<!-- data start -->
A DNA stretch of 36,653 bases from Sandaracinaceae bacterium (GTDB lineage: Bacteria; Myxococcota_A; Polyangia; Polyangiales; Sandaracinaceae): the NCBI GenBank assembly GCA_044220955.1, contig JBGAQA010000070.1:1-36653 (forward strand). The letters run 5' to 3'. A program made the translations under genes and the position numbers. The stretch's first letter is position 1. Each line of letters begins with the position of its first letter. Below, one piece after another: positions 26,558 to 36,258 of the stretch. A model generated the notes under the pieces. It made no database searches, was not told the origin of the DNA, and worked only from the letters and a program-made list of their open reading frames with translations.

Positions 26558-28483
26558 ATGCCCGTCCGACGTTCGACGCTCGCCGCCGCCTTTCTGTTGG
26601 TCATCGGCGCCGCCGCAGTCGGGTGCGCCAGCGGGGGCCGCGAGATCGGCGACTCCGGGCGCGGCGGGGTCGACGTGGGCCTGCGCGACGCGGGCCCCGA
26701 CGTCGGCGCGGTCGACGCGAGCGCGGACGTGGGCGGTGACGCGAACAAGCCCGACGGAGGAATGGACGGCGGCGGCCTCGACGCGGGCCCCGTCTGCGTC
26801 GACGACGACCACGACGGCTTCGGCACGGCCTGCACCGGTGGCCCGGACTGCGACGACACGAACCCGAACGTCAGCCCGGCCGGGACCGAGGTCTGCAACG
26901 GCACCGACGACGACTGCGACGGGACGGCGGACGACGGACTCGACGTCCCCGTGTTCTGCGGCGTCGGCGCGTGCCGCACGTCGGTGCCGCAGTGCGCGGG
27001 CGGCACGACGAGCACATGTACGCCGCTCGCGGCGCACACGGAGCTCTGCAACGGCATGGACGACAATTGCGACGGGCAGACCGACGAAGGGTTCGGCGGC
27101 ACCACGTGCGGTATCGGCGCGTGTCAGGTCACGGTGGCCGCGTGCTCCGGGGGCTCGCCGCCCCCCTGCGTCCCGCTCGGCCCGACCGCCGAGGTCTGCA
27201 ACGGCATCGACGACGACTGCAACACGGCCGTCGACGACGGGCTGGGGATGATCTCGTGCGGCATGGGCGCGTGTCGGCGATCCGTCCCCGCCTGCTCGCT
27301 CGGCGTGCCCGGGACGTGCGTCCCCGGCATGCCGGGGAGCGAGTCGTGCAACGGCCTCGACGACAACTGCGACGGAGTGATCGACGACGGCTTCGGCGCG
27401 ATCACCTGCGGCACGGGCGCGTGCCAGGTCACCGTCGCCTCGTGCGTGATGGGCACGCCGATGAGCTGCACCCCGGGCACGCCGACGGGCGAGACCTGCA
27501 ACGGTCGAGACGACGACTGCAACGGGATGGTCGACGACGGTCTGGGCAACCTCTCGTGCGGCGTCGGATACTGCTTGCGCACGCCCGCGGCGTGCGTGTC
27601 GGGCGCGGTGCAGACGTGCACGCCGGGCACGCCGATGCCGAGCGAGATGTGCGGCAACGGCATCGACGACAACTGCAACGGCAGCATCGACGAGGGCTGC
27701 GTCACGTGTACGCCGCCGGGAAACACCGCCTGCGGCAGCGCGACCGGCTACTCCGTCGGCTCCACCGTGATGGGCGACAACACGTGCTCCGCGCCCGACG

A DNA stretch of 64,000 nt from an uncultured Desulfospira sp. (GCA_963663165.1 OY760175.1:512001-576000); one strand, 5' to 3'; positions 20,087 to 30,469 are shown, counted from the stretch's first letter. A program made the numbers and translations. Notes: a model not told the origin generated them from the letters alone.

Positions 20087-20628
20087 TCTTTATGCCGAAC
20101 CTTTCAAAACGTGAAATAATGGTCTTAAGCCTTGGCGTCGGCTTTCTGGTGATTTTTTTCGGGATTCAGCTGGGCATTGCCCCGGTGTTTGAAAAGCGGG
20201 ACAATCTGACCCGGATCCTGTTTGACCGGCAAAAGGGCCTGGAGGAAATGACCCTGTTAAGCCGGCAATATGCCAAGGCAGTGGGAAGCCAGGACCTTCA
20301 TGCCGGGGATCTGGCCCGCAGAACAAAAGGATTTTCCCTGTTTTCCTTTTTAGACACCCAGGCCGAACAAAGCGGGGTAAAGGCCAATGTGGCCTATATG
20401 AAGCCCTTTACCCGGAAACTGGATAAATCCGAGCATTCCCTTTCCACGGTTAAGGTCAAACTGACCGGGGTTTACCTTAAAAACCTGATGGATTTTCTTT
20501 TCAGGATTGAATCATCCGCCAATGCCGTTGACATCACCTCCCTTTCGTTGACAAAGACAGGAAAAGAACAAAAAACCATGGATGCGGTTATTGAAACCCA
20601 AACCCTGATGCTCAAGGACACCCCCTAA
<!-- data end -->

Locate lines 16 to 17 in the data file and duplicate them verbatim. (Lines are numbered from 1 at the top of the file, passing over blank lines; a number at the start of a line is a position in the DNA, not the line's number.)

A DNA stretch of 64,000 nt from an uncultured Desulfospira sp. (GCA_963663165.1 OY760175.1:512001-576000); one strand, 5' to 3'; positions 20,087 to 30,469 are shown, counted from the stretch's first letter. A program made the numbers and translations. Notes: a model not told the origin generated them from the letters alone.

Positions 20087-20628